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Re: Duplicate detection (SQL)

by gmax (Abbot)
on Oct 20, 2003 at 08:50 UTC ( #300509=note: print w/replies, xml ) Need Help??

in reply to Duplicate (similarity) detection (SQL)

As tachyon suggests, you should deal with exact matches using a UNIQUE index.

For "similar" records, the most appropriate strategy depends on the nature of your data. There are cases where a part of the record can be duplicated. People have the same first name, or the same surname, or both, but two people with the same name, surname, middle name, and date of birth are suspicious. Products may have the same name, but if they have also the same manufacturer and the same price, they could be an input mistake.

However, checking for identical fields is not enough. You must also account for spelling and common inversion mistakes.

Without entering into details of how I deal with the problem in a specific area, I give you the general strategy. In this sequence of checking steps, you go from one step to the next unless you get a hit. If all the steps fail, then you should not have a duplicate.

  1. Search for an exact match, or let a UNIQUE index catch the mistakes.
    # User input my ($name,$middle,$surname) = ('George', 'Washington', 'Clark'); my $query = " SELECT whatever FROM mytable WHERE name = ? AND middle = ? AND surname = ?"; my $sth = $dbh->prepare($query); $sth->execute>($name, $middle, $surname); # check if you got any results
  2. Merge your insertion fields together and search the database for a concatenation of the same fields.
    my $combinedquery = " SELECT whatever FROM mytable WHERE CONCAT(name,middle,surname) = ?"; my $sth = $dbh->prepare($combinedquery); $sth->execute>("$name$middle$surname"); # check if you got any results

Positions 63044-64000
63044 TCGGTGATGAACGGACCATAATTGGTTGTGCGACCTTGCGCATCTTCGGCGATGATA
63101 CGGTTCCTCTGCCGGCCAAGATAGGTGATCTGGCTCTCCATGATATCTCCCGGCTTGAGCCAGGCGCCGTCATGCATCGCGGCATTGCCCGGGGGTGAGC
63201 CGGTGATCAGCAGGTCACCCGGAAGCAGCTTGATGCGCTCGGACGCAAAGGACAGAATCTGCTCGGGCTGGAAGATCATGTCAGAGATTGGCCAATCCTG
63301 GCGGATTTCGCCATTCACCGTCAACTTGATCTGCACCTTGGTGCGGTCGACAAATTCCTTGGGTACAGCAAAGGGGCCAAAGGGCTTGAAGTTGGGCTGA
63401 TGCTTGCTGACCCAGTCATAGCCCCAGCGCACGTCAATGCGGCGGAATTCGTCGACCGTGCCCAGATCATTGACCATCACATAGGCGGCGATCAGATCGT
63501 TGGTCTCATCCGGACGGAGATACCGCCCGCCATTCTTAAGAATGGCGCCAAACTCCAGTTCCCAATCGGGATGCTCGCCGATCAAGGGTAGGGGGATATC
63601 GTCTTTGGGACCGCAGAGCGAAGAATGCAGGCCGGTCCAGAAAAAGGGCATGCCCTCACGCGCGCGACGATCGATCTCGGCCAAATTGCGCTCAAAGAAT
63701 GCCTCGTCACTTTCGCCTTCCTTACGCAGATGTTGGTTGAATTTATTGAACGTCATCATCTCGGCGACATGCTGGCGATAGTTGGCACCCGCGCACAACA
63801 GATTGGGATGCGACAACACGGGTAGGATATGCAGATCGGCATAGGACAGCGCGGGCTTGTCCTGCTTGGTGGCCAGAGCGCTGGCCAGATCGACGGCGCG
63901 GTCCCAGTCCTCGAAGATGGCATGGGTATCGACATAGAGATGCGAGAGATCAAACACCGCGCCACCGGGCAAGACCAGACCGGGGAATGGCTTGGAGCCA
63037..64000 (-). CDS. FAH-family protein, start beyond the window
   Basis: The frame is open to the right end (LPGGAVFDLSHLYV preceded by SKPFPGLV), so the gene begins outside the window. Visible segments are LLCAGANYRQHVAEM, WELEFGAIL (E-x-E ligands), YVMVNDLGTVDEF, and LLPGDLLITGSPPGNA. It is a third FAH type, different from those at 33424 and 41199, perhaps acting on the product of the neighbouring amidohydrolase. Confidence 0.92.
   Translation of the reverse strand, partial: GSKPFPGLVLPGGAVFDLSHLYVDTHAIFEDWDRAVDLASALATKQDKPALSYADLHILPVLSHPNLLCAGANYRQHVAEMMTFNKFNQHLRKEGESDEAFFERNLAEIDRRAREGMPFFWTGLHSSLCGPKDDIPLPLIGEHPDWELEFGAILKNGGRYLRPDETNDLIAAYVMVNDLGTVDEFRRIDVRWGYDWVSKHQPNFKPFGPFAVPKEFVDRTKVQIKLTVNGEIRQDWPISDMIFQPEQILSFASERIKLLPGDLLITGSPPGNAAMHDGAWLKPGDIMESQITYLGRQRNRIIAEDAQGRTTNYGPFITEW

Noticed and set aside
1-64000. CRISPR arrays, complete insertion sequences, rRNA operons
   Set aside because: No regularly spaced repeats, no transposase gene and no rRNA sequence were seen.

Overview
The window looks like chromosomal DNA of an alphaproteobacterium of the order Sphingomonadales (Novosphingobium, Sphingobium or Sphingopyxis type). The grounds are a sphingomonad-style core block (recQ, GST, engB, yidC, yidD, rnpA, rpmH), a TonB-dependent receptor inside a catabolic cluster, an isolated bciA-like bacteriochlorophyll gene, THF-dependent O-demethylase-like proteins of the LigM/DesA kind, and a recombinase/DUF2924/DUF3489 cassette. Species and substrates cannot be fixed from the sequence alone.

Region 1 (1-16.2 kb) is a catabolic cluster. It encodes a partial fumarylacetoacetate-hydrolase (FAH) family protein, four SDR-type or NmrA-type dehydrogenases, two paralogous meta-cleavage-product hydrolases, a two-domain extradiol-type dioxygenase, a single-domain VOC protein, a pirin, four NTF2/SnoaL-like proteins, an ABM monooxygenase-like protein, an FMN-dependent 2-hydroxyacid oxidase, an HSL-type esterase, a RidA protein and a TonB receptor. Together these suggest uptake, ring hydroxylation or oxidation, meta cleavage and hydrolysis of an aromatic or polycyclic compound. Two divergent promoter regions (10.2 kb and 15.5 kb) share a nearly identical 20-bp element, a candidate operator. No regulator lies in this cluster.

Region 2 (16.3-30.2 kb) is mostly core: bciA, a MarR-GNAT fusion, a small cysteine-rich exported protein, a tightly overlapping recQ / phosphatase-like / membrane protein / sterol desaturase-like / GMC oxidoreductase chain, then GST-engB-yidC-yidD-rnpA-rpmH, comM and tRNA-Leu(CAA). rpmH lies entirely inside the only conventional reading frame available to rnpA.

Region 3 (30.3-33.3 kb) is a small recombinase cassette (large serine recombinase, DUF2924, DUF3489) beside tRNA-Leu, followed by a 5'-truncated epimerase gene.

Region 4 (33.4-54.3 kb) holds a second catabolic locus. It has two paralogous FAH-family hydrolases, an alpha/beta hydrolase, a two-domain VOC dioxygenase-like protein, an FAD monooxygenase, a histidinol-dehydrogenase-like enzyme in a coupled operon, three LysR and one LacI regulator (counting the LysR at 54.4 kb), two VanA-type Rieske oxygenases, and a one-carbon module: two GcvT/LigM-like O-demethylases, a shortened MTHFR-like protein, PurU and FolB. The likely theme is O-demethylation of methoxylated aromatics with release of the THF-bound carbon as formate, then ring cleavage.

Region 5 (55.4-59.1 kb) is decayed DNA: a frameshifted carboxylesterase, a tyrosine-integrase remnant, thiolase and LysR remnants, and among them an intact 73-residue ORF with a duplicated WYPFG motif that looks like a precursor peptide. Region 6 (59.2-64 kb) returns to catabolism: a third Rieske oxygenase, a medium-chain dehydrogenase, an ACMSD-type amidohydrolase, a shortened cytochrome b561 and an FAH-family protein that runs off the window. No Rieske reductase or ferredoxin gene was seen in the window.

What's the reason for concatenation? Because this way you can catch an error od somebody entering "George Washington", "", "Clark" or "George", "", "Washington Clark" for name, middle and surname. This technique may not be applicable to a 'products' table, but keep it in mind, just in case.

  3. Repeat the above pass with a different combination that you think is likely to happen (concat(surname,name,middle) , concat(middle,name,surname) and so on)
  4. Repeat steps 1-3 using SOUNDEX instead of bare values.
    my $query = " SELECT whatever FROM mytable WHERE SOUNDEX(name) = SOUNDEX(?) AND SOUNDEX(middle) = SOUNDEX(?) AND SOUNDEX(surname) = SOUNDEX(?)"; my $sth = $dbh->prepare($query); $sth->execute>($name, $middle, $surname); # check if you got any results # .... my $combinedquery = " SELECT whatever FROM mytable WHERE SOUNDEX(CONCAT(name,middle,surname)) = SOUNDEX(?)"; $sth = $dbh->prepare($combinedquery); $sth->execute>("$name$middle$surname");

This way, most of the checking is done by the database engine. Your code should only prepare the needed queries with the appropriate combinations.

Notice that there is no guarantee that you get all the possible duplicates. It depends on what you want to catch and how much free rein you want to give to your users.


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